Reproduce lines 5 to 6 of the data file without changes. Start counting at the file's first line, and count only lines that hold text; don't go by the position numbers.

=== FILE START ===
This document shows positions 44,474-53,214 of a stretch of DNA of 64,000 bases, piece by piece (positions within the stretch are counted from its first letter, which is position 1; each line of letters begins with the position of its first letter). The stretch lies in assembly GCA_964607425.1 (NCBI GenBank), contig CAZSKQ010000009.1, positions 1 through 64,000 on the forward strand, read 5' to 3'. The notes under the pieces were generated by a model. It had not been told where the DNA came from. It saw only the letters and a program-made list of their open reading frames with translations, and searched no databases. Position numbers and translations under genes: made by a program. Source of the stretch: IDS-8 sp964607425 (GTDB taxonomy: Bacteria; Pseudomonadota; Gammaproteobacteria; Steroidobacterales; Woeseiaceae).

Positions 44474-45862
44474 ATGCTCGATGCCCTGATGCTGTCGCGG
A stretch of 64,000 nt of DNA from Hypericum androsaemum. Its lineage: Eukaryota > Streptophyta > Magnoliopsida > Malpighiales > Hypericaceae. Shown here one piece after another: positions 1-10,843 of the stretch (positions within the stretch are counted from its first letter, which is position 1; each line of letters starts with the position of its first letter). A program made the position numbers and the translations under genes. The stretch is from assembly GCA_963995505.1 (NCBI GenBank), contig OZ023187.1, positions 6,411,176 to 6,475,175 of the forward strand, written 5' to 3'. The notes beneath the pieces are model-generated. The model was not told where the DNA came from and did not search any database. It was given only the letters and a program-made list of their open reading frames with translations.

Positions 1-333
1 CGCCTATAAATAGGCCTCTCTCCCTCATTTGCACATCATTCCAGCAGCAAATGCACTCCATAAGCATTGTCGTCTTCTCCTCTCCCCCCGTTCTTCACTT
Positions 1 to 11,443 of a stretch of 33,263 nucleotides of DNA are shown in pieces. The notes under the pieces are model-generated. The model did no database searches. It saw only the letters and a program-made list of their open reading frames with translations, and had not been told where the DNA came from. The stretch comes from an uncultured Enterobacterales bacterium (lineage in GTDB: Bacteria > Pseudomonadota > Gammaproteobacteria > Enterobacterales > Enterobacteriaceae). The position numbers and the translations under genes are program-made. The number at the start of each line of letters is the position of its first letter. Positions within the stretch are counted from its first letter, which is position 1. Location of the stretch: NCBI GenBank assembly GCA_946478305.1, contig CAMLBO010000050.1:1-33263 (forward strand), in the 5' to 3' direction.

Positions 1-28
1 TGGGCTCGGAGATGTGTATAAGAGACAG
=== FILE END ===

Positions 1-333
1 CGCCTATAAATAGGCCTCTCTCCCTCATTTGCACATCATTCCAGCAGCAAATGCACTCCATAAGCATTGTCGTCTTCTCCTCTCCCCCCGTTCTTCACTT